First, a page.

Georgia residents recently learned that a rare bat has stalled state highway improvements. The May 2012 sighting of an endangered Indiana brown bat in a northern Georgia tree has triggered federal regulations requiring that state road projects not “harm, kill or harass” bats.
Even the possibility of disturbing bats or their habitats would violate the act, the feds say. Therefore, $460 million in Georgia road projects have been delayed for up to eighteen months, so that “appropriate studies” can be conducted. The studies will cost $80,000 to $120,000 per project, bringing the total for all 104 road project analyses to $8-12 million, with delays adding millions more.
Bats are vital to our ecology, agriculture and health. A single colony of 150 big brown bats can consume up to 1.3 million flying insect pests per year, Dr. Justin Boyles and other scientists point out, preventing crop damage and eradicating countless mosquitoes. If Indiana bats are expanding their range from Tennessee into Georgia, that could be good news.
“White nose syndrome” is impacting populations of hibernating bats in caves all over the Eastern USA. The infectious disease is probably fungal in origin, these scientists say, and the loss of North America’s bats to WNS could cost farmers $4-53 billion per year – and let mosquitoes proliferate.
At first blush, then, the delay-and-study decision by the US and Georgia Departments of Transportation (DOT) and US Fish and Wildlife Service to protect these voracious furry flyers makes sense. (The FWS enforces the Endangered Species Act, Migratory Bird Treaty Act and similar laws.)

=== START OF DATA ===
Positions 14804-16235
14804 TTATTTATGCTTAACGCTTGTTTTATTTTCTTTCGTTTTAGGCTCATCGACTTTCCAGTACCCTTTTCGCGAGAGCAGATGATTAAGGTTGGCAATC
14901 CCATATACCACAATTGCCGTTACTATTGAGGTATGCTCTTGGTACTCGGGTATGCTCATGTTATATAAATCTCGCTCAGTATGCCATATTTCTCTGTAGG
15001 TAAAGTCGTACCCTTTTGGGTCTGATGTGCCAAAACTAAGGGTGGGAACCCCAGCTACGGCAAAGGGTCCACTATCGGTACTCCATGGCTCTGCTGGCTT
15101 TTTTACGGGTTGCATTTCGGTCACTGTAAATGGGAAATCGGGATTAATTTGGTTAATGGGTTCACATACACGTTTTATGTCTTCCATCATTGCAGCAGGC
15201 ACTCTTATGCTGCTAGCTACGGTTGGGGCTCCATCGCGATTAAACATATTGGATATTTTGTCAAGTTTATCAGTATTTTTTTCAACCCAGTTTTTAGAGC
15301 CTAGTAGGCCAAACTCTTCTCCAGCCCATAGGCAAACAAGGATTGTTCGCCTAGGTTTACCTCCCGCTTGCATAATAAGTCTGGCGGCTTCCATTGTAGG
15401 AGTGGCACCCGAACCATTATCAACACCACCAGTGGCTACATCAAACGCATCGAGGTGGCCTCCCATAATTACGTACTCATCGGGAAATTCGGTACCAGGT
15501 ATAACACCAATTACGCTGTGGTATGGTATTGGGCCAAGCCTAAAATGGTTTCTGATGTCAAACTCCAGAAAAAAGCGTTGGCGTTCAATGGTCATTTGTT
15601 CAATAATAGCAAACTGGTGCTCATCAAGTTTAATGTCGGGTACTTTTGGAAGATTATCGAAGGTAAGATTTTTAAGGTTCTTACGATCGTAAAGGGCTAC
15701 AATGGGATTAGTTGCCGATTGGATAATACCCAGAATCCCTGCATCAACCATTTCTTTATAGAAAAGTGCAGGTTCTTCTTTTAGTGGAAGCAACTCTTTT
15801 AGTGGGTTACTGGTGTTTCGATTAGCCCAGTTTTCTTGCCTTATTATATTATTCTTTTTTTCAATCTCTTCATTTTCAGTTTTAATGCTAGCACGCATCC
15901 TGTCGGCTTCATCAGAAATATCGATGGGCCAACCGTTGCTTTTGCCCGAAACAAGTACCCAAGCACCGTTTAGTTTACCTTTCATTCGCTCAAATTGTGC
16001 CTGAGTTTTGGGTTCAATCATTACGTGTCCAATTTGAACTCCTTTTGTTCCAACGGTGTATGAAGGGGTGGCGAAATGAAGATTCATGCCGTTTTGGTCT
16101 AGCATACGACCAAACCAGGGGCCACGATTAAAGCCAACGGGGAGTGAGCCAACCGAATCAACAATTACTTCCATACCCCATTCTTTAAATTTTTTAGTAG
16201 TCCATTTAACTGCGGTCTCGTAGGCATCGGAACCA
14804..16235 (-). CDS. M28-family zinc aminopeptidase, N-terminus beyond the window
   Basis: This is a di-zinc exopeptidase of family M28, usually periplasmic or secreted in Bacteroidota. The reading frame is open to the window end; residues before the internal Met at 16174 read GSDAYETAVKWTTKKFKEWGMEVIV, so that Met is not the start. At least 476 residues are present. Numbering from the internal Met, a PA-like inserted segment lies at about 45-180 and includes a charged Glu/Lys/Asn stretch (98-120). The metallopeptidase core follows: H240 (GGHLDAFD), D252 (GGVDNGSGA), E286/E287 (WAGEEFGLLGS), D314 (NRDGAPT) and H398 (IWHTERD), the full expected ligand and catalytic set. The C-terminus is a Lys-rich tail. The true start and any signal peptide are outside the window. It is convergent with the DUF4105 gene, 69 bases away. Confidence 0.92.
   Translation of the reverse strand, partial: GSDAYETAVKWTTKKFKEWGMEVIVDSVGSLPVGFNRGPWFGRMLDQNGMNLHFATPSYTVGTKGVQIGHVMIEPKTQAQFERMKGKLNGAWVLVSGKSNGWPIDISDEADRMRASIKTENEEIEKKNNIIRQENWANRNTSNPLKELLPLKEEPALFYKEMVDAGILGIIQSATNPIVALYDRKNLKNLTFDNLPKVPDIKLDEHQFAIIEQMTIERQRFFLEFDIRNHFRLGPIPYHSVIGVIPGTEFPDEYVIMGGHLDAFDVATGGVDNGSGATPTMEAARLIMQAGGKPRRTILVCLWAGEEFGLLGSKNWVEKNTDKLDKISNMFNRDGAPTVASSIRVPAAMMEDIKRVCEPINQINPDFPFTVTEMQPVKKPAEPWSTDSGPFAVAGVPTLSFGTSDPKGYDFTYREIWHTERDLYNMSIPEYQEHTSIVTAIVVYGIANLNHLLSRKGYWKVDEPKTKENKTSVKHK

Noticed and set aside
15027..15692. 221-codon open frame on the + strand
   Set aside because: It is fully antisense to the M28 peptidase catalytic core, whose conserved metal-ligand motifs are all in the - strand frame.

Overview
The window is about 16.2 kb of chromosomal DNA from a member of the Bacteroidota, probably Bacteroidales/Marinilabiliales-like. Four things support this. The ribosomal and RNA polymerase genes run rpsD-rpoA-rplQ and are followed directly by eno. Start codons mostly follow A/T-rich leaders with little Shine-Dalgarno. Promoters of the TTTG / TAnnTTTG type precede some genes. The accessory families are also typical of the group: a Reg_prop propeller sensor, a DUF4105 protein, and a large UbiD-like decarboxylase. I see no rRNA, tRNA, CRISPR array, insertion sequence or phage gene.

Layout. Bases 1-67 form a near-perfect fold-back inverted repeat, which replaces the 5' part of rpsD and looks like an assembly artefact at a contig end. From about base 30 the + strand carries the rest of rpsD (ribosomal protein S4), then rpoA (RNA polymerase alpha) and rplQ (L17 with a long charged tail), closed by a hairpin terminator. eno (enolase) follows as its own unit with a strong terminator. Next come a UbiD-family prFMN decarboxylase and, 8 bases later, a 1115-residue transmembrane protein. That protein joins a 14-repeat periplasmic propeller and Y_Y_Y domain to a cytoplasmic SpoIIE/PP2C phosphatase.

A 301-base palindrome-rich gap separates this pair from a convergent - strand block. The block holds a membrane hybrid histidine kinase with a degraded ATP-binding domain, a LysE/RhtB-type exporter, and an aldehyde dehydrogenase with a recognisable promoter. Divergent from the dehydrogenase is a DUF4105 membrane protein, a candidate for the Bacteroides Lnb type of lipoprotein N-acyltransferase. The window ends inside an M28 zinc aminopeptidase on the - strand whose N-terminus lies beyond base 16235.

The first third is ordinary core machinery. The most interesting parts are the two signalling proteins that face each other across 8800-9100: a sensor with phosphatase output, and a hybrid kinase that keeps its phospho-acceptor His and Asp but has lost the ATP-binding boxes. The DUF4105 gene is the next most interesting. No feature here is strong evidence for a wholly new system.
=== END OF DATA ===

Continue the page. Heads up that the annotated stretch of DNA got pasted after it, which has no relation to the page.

However, the Georgia bat study action is akin to obsessing about a cut finger, while ignoring cancer. The schizophrenic decision underscores how environmental concerns, DOT actions and federal threats to impose penalties or withhold highway funds too often seem to reflect ideologies, agendas and politics, rather than science or actual risks of harming a species.
It’s true that Peach State highway projects could conceivably affect bat colonies or daytime rest periods for these nocturnal creatures, to some small degree. But the road work will reduce accidents and crash-related deaths – and delays will likely result in more injuries and fatalities.
Meanwhile, other human activities are decimating bat populations all over America. But environmental groups remain silent, and state and federal wildlife “guardians” do little to stop the carnage. How is that possible?
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